So the UNEP transportation group put forth initiatives to try to slow that rise. Signatories to these initiatives are mostly cities and trade associations, but then again, most of the initiatives have to do with public transportation, fleets and freight rules.
Firstly, 65 countries have signed on to the Global Fuel Economy Initiative committing to doubling the fuel efficiency of government light duty fleets by 2050.
Second, a handful of auto companies — led by Tesla Motors and Michelin Nissan-Renault — joined with the UNEP and the International Energy Agency in committing to an "electro-mobility" call to action, with the aim of getting electric vehicles to account for 20 percent of all cars on the road in any country by 2030. They didn’t say how exactly they would do this.
But progress toward that goal might be helped by another of the initiatives, "MobliseYourCity (PDF)," which is about supporting developing countries in creating national urban transport policies that are sustainable. With well-considered national transportation plans, fewer people in developing nations with rising incomes will rush to purchase gasoline-powered cars, the thinking goes.
Perhaps most important of the initiatives is one concerning freight because of the amount of air pollution and carbon emitted from trucks, cargo ships and cargo jets. The Global Green Freight Action Plan involves dozens of countries that have agreed to pursue a global framework to dramatically reduce emissions of CO2, soot, particulate matter and other pollutants from freight vehicles by 2025. This initiative, too, has conspicuously few corporate names, but Deutsche Post DHL, a worldwide delivery service is one, as well as Hewlett Packard, IKEA and Volvo.
Long criticized for doing almost nothing to lower its emissions, the airline industry — or at least airports — stepped forward during COP21 with an emissions reduction promise.
The Airports Council International (ACI) signed a partnership with the UN Framework Convention on Climate Change to support the UN’s Climate Neutral Now offsetting scheme.
The aim, they said in a joint statement is that “Emissions reductions will be achieved through use of energy-efficient lighting, cooling and heating systems, solar energy, climate-friendly ground transportation and a wide range of other measures aimed at climate neutrality.”
The UNFCCC, in turn, endorsed the ACI’s Airport Carbon Accreditation Program in which joining airports agree to measure and report their emissions and try to work on mechanisms to be carbon neutral. To date, 137 airports around accounting for roughly a third of global airline traffic have signed on to the carbon accreditation program. About 20 airports have become carbon neutral, the ACI said.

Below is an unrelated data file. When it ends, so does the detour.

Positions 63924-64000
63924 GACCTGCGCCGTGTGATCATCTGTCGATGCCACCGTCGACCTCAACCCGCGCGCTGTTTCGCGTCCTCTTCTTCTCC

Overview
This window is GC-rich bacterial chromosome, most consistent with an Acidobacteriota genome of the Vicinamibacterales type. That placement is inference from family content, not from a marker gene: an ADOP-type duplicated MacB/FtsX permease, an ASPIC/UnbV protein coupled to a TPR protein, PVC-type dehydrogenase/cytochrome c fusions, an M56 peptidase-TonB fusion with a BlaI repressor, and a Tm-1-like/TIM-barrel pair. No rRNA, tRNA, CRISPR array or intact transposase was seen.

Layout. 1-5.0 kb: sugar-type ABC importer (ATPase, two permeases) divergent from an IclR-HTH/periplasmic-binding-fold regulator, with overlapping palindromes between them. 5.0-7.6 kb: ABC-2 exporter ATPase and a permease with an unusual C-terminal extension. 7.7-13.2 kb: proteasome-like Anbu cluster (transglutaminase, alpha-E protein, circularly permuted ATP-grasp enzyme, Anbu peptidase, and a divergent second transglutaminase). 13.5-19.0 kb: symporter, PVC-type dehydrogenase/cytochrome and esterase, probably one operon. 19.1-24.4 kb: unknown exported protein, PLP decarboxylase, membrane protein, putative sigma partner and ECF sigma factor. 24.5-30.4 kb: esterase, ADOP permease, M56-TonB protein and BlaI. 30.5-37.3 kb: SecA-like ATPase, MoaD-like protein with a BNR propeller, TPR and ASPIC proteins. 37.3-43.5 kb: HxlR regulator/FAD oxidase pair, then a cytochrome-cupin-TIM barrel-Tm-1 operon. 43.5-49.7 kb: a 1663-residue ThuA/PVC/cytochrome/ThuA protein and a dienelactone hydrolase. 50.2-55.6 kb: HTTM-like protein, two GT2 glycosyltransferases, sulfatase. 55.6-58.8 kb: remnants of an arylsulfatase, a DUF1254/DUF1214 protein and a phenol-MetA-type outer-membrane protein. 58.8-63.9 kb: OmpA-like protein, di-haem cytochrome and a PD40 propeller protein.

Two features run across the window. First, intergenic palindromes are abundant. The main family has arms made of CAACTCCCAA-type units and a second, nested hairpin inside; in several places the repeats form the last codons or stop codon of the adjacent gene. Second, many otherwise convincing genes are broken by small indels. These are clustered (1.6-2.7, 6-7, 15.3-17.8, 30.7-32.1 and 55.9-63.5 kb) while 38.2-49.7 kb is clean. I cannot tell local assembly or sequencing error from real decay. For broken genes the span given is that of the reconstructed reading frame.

Airlines themselves, however, are not part of the partnerships. A separate UN agency, the International Civil Aviation Organization, has been negotiating with airlines to develop some approaches for reducing emissions from jets and airplanes. Fuel efficiency is the center of those discussions.
Winter sports resorts
A number of winter ski resorts have teamed up with Al Gore's Climate Reality Project in a campaign to commit to converting to 100 percent renewable energy. A group which calls itself the I AM PRO SNOW coalition has already called upon the COP21 negotiators to reach a strong agreement on climate change, with a letter signed by some 193,000 resort owners, Olympic skiiers, ski apparel companies and recreational ski athletes.
But this week I AM PRO SNOW said two large U.S. ski resorts towns, Aspen, Colorado and Park City, Utah, committed to become 100 percent renewably powered by 2030.
Ski resorts use a lot of electricity, powering dozens of chairlifts to carry patrons to mountain tops and lighting up slopes and lodges. So it is a major operating decision to change the power source of a ski resort town's electricity.
However, the ski industry has also been hit hard by climate extremes, at least in the U.S. The drought in the Western states just about wiped out the ski season in California, Utah and Nevada last year while the extreme cold and persistent snow in the New England states detered skiiers as well. Weeks of sub-zero temperatures in Vermont, New Hampshire, Massachusetts and upstate New York kept some would be skiiers at home.